Paladin FAQ
Guide Info
Last Updated: 27 Oct, 2021
Patch Applicable: 5.5

Why is Circle of Scorn used immediately in the opener?

Circle of Scorn is used before Fight or Flight in most openers and kept on cooldown in most phases for two reasons:

  • Its short cooldown (25 seconds) is equal to the duration of Fight or Flight, meaning one CoS usage should always occur during FoF regardless of their respective timings, given full uptime.
  • Its high DoT uptime (~60%) means that any delays are likely to cost ticks at the end of the phase, resulting in a potency loss overall.

Circle of Scorn should only be delayed in an optimized setting to line up with buffs and/or for an extra usage in tinctures if it is guaranteed to not lose ticks.

Can I use Fight or Flight after Riot Blade to make it easier to fit both Goring Blades?

Fitting both Goring Blades into each standard FoF window is a high priority, but sacrificing a buffed GCD on a regular basis to make this easier is not a good practice outside of progression, and is only necessary if encounter mechanics force a major disengagement during Fight or Flight. 10 GCD FoF windows are weaker and also limit the optimizations you can do with your rotation, such as fitting four Atonements into FoF (bot_spam !faq pld4atone).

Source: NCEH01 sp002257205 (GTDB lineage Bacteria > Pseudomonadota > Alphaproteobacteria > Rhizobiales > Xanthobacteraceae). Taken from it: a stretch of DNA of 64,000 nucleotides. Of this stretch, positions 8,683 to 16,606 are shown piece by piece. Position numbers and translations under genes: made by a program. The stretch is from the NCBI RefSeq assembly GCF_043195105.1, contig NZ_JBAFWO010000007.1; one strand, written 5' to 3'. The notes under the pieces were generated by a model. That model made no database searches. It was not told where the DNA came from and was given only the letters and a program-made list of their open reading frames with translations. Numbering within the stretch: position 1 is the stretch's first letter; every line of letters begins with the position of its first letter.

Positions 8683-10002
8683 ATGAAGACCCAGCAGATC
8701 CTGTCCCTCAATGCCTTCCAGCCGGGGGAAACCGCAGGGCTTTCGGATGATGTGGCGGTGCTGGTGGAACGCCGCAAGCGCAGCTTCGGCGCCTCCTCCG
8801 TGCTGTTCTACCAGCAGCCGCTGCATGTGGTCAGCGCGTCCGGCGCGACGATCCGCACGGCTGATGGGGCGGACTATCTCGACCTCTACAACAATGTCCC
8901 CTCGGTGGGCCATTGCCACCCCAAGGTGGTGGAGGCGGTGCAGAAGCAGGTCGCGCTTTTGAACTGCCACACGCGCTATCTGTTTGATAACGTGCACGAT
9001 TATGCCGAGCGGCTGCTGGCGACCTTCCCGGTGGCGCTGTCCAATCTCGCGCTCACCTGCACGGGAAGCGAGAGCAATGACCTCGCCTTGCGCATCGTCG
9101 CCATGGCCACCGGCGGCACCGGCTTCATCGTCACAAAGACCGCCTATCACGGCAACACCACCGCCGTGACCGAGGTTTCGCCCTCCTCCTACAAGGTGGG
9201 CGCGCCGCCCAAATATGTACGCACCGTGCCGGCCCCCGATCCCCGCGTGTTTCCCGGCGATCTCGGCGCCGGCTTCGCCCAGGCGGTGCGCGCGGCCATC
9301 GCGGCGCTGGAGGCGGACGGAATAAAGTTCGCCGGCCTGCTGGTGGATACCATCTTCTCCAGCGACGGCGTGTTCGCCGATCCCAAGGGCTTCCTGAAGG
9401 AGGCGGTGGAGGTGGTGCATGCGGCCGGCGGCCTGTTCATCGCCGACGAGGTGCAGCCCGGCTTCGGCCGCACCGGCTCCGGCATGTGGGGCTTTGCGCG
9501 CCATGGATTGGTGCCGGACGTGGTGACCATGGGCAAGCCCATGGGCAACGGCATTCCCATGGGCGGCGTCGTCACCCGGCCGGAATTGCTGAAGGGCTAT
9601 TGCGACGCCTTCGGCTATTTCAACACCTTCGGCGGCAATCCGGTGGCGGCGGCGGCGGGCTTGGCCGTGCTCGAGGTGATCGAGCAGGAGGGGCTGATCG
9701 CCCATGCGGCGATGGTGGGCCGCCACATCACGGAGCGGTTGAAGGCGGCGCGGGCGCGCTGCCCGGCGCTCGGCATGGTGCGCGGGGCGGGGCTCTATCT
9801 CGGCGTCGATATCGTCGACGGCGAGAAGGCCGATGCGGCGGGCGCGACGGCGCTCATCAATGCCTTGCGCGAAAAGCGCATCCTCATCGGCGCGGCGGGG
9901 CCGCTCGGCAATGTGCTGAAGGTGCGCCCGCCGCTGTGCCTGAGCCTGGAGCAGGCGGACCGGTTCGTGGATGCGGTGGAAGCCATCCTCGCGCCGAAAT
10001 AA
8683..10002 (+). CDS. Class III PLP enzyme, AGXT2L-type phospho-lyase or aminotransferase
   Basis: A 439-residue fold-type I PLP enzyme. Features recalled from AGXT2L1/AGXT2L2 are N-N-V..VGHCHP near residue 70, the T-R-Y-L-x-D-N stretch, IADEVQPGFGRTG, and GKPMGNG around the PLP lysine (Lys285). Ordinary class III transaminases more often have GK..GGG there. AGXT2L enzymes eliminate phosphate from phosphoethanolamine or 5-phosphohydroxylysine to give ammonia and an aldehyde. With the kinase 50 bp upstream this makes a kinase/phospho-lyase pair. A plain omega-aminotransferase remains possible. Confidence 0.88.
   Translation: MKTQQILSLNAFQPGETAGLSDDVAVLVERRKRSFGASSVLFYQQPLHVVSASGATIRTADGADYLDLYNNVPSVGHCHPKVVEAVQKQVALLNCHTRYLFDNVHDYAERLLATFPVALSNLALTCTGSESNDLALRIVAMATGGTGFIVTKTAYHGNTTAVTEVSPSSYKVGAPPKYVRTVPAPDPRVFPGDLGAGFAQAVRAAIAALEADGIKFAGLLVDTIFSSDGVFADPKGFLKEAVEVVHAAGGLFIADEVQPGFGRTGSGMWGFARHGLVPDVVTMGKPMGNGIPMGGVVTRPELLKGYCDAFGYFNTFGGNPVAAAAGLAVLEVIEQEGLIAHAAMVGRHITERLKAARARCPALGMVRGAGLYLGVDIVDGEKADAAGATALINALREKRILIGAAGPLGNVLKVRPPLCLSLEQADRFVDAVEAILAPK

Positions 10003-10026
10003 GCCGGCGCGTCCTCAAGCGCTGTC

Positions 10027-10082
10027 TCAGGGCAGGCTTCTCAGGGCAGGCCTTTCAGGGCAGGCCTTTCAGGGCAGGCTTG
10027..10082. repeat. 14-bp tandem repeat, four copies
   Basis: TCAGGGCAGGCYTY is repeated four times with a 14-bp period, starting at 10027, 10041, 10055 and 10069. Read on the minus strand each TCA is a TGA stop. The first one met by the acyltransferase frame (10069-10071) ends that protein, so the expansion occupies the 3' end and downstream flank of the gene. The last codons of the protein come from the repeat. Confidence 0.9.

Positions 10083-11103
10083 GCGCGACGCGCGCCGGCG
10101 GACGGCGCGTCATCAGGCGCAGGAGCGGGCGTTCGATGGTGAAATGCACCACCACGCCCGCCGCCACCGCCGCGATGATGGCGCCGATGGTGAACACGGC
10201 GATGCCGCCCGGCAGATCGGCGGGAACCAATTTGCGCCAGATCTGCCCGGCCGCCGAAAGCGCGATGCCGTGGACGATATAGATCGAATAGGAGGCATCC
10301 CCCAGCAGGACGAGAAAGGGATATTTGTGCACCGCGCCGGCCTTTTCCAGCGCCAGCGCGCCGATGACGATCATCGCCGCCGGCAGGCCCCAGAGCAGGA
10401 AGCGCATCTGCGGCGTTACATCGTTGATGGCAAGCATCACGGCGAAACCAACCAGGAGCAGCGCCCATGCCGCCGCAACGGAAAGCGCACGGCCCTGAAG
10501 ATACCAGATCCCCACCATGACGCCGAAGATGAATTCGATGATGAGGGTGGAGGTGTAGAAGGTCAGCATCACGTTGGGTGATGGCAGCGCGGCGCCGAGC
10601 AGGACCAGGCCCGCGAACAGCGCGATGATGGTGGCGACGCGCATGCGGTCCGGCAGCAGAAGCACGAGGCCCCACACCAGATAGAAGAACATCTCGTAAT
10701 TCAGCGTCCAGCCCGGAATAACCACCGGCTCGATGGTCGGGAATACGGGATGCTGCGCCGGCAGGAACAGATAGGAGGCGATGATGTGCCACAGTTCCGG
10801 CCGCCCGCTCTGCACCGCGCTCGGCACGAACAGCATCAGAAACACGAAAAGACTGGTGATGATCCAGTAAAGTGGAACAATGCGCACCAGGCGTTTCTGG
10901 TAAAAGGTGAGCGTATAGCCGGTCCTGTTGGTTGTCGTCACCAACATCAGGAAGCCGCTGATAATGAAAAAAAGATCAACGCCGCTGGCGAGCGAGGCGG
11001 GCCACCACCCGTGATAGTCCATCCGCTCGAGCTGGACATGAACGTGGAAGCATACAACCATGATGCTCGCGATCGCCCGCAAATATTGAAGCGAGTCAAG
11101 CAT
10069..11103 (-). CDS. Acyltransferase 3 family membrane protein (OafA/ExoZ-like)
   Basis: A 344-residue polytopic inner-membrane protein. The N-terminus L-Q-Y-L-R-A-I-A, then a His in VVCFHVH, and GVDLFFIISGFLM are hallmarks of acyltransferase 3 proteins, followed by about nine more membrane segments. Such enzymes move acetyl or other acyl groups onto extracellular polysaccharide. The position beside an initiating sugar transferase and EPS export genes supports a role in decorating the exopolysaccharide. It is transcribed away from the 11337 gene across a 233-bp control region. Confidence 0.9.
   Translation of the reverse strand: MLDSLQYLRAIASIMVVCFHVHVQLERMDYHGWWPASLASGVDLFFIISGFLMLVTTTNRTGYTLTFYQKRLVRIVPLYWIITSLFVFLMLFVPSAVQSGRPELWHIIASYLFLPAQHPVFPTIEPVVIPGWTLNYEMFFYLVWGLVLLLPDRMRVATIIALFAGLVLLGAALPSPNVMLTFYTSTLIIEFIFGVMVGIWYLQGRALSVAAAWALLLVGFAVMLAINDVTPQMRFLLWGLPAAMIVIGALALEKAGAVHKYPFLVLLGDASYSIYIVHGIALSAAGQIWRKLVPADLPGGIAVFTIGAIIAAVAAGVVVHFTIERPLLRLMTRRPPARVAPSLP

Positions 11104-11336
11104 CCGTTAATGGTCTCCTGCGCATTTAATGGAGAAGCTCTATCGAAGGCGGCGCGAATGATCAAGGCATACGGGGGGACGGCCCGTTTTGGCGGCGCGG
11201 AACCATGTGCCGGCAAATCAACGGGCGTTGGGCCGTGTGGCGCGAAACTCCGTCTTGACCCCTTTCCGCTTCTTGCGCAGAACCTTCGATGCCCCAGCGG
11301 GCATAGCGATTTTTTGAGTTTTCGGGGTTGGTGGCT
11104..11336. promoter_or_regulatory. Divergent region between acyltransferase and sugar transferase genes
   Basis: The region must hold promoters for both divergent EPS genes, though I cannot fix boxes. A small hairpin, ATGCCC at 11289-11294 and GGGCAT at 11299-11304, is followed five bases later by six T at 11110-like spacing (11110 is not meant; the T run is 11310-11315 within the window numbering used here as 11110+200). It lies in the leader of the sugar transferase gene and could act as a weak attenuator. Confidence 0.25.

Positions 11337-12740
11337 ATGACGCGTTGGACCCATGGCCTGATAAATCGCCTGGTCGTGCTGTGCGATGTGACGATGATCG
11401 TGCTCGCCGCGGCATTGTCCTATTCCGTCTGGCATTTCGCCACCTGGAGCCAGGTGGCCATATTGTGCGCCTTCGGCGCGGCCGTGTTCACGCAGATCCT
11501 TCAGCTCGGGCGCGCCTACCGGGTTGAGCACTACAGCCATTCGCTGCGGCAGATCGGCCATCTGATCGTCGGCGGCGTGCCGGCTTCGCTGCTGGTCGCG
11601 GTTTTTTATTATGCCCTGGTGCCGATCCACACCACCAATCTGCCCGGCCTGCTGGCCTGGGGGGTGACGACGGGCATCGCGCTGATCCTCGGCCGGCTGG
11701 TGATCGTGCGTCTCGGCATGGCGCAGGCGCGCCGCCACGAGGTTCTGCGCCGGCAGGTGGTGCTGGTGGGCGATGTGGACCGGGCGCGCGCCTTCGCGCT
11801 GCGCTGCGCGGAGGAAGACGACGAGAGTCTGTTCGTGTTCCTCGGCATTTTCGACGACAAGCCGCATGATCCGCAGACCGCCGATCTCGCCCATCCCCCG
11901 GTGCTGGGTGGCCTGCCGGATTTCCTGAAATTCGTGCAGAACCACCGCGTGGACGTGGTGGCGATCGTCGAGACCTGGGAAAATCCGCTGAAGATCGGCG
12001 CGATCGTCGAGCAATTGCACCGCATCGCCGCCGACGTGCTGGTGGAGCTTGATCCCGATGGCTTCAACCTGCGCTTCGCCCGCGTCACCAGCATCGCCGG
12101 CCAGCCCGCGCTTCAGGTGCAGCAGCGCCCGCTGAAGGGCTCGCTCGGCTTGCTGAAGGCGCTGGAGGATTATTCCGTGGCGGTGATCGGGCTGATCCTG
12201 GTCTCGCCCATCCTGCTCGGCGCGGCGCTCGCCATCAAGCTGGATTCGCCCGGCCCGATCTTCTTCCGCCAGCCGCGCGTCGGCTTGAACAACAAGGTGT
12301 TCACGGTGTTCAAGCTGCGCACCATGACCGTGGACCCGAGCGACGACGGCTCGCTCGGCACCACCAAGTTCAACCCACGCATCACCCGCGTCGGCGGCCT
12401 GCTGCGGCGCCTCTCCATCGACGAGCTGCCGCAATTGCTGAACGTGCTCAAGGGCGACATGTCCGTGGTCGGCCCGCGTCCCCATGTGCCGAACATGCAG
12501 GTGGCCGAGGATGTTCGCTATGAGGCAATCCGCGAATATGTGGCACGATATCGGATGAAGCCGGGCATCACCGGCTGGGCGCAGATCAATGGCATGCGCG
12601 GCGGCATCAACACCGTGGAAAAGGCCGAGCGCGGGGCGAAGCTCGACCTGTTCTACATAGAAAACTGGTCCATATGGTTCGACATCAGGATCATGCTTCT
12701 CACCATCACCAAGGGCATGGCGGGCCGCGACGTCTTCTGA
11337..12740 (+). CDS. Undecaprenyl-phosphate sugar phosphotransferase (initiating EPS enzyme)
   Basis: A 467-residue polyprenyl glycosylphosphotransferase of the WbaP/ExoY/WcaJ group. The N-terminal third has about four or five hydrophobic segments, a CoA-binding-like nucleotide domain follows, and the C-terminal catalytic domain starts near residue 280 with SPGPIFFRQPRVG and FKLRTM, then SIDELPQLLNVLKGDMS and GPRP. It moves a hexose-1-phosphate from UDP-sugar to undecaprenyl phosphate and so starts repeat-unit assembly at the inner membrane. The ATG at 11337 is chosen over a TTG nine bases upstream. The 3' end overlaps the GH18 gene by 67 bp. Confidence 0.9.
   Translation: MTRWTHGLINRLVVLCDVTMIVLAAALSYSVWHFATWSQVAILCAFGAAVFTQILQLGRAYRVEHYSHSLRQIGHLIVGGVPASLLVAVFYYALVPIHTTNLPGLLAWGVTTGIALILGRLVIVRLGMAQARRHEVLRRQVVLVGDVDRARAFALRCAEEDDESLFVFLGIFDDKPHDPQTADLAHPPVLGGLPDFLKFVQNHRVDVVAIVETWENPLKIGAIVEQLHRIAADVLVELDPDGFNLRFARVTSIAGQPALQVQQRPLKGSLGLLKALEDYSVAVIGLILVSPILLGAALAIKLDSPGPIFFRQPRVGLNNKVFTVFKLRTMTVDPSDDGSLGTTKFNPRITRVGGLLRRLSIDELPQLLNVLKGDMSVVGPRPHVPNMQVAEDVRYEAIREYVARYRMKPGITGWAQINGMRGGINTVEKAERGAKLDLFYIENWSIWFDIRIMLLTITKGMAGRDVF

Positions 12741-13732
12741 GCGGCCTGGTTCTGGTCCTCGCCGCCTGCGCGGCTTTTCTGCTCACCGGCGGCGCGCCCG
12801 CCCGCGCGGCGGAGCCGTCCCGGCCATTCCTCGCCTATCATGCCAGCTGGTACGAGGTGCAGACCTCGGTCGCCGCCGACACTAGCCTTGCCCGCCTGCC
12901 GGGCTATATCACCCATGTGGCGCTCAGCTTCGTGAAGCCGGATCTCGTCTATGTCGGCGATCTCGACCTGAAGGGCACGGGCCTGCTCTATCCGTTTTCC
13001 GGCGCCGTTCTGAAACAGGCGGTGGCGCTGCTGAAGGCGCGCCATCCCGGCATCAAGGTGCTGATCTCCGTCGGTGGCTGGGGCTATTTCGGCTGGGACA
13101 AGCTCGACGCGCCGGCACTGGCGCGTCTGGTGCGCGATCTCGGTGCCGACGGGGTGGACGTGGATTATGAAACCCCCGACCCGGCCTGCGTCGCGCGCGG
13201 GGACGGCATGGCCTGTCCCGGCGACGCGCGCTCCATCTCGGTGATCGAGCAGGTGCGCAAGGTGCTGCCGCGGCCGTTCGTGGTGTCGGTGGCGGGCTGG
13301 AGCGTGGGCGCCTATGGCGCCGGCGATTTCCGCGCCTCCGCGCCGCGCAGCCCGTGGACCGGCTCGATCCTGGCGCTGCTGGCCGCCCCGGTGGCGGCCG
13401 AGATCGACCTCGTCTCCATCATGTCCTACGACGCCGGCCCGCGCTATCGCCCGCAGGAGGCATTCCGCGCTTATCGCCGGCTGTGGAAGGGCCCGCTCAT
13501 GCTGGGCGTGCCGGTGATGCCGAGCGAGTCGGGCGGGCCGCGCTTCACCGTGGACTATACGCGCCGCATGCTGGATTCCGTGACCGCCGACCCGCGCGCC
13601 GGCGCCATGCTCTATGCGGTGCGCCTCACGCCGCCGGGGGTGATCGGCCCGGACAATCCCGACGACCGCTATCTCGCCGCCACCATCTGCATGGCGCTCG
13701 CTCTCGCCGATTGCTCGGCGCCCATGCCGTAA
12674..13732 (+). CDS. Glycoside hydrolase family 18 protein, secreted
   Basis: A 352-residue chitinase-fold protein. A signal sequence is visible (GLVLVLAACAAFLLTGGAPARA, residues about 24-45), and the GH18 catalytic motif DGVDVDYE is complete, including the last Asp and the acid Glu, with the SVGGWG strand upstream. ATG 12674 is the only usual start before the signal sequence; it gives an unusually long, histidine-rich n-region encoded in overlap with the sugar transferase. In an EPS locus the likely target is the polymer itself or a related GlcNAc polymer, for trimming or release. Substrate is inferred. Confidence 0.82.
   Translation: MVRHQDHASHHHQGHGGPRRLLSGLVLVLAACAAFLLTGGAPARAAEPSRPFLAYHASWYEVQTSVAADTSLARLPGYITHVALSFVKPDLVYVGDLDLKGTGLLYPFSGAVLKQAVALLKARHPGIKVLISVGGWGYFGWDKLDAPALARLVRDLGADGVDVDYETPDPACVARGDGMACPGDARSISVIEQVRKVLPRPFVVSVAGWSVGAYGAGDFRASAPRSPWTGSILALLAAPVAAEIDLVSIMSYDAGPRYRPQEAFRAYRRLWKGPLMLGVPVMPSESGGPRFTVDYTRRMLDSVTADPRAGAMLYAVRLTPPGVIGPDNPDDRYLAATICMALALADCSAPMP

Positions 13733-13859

Instead, ensure your FoF timing is precise (always in the second half of the GCD cycle, not immediately after the previous GCD) and you aren’t double-weaving during FoF with high latency (>100 ms). As long as you keep the GCD rolling, fitting 11 GCDs into FoF with proper timing is always possible at recommended skill speeds, regardless of latency.

Should I save oGCDs for Fight or Flight?

Following a standard opener, every physical oGCD will naturally line up with Fight or Flight if kept on cooldown (but Intervene should usually be stacked and used twice in each FoF window). If downtime misaligns an oGCD with FoF, consider whether delaying the oGCD will cost a usage before the end of the phase. Maximizing oGCD usages is almost always more important than fitting them into buffs.